Unless otherwise specifically defined herein, all terms are to be given their broadest possible interpretation including meanings implied from the specification as well as meanings understood by those skilled in the art and/or as defined in dictionaries, treatises, etc.
It must also be noted that, as used in the specification and the appended claims, the singular forms “a,” “an” and “the” include plural referents unless otherwise specified. It will be further understood that the terms “comprises” and/or “comprising,” when used in this specification, specify the presence of stated features, integers, steps, operations, elements, and/or components, but do not preclude the presence or addition of one or more other features, integers, steps, operations, elements, components, and/or groups thereof.
The following description discloses several preferred embodiments of data storage systems, as well as operation and/or component parts thereof. It should be appreciated that various embodiments herein can be implemented with a wide range of memory mediums, including for example non-volatile random access memory (NVRAM) technologies such as NAND Flash memory, NOR Flash memory, phase-change memory (PCM), magnetoresistive RAM (MRAM) and resistive RAM (RRAM). To provide a context, and solely to assist the reader, various embodiments may be described with reference to a type of non-volatile memory. This has been done by way of example only, and should not be deemed limiting on the invention defined in the claims.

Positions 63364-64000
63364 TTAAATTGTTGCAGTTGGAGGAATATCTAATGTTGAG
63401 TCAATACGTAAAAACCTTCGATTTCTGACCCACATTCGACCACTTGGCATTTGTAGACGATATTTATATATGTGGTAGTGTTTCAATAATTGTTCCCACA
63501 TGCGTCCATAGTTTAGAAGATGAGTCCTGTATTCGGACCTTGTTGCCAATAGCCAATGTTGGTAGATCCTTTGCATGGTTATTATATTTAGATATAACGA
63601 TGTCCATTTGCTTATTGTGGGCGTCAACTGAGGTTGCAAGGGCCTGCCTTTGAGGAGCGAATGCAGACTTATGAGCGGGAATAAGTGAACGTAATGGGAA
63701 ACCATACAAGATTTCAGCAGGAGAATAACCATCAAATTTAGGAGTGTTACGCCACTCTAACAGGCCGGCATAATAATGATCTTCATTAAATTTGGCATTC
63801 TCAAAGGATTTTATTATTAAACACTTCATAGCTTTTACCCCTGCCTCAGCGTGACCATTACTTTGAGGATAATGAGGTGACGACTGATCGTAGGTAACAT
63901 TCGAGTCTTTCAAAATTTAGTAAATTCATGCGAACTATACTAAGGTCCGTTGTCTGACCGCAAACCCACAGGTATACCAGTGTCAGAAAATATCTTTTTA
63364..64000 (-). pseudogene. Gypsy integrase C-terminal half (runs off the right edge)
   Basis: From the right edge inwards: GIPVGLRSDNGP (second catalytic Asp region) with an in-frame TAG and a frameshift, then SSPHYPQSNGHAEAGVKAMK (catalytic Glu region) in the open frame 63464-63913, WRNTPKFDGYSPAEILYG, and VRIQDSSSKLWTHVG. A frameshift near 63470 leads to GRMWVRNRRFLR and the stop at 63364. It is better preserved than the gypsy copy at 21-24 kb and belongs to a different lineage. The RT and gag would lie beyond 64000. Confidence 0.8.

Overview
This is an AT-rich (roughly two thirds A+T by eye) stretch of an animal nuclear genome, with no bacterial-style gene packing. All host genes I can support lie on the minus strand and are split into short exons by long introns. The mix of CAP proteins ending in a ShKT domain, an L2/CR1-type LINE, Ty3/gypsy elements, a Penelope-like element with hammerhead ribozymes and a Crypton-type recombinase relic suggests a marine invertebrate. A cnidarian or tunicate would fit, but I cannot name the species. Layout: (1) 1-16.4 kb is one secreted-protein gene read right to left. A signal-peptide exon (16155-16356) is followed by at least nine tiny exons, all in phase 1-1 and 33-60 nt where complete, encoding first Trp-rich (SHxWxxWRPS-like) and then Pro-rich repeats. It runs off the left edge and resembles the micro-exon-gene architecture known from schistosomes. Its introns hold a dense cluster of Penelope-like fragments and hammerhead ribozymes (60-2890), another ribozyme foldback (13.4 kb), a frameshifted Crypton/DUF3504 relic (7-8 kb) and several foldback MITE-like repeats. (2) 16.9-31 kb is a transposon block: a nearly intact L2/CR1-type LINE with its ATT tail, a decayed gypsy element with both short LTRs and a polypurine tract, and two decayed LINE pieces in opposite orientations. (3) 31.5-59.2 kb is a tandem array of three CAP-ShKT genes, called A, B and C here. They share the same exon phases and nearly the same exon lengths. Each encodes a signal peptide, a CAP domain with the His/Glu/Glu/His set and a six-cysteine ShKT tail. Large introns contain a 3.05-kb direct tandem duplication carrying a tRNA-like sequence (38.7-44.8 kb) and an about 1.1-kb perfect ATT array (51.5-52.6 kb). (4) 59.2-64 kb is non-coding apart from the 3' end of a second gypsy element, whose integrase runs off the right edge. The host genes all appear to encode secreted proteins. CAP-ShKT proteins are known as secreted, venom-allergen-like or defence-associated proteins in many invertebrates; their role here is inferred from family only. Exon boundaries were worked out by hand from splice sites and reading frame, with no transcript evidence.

In one general embodiment, a computer-implemented method is for wear leveling blocks of memory. The computer-implemented method includes: determining the health of blocks of memory which are configured in multi-bit-per-cell mode. The blocks configured in multi-bit-per-cell mode are in a second pool, while blocks that are configured in single-level cell (SLC) mode are in a first pool. Moreover, the computer-implemented method is performed in some approaches with a proviso that the health of a block of memory is not determined while the block is configured in SLC mode. Moreover, health values are assigned to the blocks of memory in the second pool based on the health of the respective block. Each of the health values is further correlated with a respective data temperature.